No, your girlfriend doesn’t need to know how disgusted you are with her at this moment. However, this doesn’t mean you should front or sugar-coat your feelings. Do think before you talk, and tread lightly. Keep it real, and consider the feelings of your other half before you even go there.
Don’t play the blame game. The only bigger energy sucker during an argument than screaming at the top of your lungs is laying blame. Assigning fault elevates tempers and puts your partner on the defensive. When it comes to pointing the finger, Tessina says, “Arguing isn’t about whose right or wrong. It’s supposed to be about what’s going to fix the problem.”
Don’t be a verbal bully. Forget the old saying, “Sticks and stones will break my bones, but words will never hurt me.” That’s playground stuff, and the playground is about the only place the saying still has any meaning. Everyone knows that hurling verbal daggers at your partner during a fight will get you nowhere (except maybe out in the street with your bags packed). Not only is cussing and name-calling during a fight childish, it’s also unproductive. And remember, words can’t be taken back.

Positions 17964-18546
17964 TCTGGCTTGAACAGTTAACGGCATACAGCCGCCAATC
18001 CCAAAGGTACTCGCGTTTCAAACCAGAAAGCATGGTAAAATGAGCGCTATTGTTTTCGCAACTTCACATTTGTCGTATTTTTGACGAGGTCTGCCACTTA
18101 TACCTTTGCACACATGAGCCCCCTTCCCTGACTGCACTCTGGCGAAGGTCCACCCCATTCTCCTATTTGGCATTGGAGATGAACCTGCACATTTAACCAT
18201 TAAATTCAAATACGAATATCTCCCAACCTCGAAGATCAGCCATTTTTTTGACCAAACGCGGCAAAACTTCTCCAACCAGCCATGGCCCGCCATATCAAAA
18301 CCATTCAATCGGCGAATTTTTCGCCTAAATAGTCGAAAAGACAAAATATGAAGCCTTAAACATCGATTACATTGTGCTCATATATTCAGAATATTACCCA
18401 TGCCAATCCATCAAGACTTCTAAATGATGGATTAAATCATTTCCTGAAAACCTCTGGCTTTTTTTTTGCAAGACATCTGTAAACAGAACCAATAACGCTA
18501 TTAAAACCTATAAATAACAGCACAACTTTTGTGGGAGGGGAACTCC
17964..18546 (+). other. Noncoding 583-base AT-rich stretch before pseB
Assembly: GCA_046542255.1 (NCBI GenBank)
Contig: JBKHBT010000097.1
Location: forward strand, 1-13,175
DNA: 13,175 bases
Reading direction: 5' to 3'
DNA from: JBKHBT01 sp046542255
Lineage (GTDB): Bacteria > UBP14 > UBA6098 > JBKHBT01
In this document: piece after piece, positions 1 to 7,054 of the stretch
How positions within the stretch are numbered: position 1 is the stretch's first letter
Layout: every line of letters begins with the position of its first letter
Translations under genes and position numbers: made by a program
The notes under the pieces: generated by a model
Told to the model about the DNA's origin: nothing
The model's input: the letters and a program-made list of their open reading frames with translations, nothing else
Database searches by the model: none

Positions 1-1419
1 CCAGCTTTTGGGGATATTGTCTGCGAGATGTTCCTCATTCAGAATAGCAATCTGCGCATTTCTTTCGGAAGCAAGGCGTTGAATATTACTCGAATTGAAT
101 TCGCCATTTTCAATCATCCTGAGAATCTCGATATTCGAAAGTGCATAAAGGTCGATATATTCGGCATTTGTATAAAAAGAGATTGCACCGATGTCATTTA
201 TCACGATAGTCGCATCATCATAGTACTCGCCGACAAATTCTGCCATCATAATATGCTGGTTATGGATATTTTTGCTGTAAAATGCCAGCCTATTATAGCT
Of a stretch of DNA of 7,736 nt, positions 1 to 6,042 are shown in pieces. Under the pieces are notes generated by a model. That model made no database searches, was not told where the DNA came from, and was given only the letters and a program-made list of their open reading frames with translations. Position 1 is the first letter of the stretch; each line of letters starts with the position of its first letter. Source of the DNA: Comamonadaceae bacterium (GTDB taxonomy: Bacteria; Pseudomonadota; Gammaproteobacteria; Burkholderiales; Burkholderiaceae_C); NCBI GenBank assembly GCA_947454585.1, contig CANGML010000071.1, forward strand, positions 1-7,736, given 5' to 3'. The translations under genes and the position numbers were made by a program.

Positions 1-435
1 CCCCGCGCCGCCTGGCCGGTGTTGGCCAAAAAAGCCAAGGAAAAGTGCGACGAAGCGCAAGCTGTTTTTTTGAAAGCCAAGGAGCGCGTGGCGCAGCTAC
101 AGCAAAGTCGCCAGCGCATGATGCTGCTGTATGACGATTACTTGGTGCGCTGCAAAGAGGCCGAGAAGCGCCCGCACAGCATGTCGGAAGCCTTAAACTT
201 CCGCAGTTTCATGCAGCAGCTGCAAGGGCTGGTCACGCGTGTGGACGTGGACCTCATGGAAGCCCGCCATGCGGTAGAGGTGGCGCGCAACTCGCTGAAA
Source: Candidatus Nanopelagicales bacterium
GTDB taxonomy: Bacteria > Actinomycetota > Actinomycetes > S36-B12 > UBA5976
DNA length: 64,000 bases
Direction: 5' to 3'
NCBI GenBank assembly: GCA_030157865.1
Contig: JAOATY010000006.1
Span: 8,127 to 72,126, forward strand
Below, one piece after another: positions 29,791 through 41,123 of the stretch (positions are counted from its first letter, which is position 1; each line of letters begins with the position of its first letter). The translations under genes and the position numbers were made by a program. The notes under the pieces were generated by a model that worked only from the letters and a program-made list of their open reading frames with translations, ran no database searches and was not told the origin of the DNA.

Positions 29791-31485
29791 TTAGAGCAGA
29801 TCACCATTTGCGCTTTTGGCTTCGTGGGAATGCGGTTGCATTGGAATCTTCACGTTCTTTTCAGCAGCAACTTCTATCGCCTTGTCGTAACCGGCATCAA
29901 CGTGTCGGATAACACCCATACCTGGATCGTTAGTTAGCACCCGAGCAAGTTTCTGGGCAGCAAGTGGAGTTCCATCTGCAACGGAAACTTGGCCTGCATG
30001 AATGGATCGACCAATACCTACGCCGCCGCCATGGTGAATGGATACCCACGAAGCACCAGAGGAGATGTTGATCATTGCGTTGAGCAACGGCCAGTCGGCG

Don’t be a lawyer. Tessina calls people who talk down to their partners in the heat of confrontation “lawyers” because “they try to prove their case as though there’s an invisible jury watching.” Looking down your nose at your lover and acting as if you are infallible is little more than a power trip. Avoid speaking like an authority figure; you’ll have better luck being heard.
Fight Like a Champ
Now that you know what not to do, here are a few strategies for arguing without losing your cool (and possibly losing your partner):
Listen up. Hearing what your partner has to say is half the battle. Think outside of the box -- listening isn’t just about hearing. Use all of your senses, and watch your partner’s body language. If he’s crossing his arms across his chest like protective armor, that should tell you something. Also, reassure your partner that you are listening by saying things like, “If I heard you correctly, you said … ” and “What you are saying is this, right?” The benefits are twofold: Your partner feels heard and also gets the opportunity to set the record straight if you didn’t hear him or her correctly.